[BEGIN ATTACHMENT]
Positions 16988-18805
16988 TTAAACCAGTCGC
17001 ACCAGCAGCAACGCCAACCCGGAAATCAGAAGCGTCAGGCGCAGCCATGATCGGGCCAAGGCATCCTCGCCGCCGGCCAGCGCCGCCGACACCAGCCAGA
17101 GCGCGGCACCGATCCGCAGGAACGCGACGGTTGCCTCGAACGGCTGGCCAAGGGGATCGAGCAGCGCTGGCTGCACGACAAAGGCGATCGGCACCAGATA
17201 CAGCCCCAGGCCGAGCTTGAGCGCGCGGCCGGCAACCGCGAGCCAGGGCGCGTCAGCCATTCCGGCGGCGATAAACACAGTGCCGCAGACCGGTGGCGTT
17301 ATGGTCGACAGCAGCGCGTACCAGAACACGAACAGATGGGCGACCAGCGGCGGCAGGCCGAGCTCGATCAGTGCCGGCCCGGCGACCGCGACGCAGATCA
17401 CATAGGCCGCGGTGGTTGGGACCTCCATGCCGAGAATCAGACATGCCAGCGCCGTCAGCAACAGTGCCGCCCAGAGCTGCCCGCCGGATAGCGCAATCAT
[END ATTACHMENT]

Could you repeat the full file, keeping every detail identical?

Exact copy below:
Positions 16988-18805
16988 TTAAACCAGTCGC
17001 ACCAGCAGCAACGCCAACCCGGAAATCAGAAGCGTCAGGCGCAGCCATGATCGGGCCAAGGCATCCTCGCCGCCGGCCAGCGCCGCCGACACCAGCCAGA
17101 GCGCGGCACCGATCCGCAGGAACGCGACGGTTGCCTCGAACGGCTGGCCAAGGGGATCGAGCAGCGCTGGCTGCACGACAAAGGCGATCGGCACCAGATA
17201 CAGCCCCAGGCCGAGCTTGAGCGCGCGGCCGGCAACCGCGAGCCAGGGCGCGTCAGCCATTCCGGCGGCGATAAACACAGTGCCGCAGACCGGTGGCGTT
17301 ATGGTCGACAGCAGCGCGTACCAGAACACGAACAGATGGGCGACCAGCGGCGGCAGGCCGAGCTCGATCAGTGCCGGCCCGGCGACCGCGACGCAGATCA
17401 CATAGGCCGCGGTGGTTGGGACCTCCATGCCGAGAATCAGACATGCCAGCGCCGTCAGCAACAGTGCCGCCCAGAGCTGCCCGCCGGATAGCGCAATCAT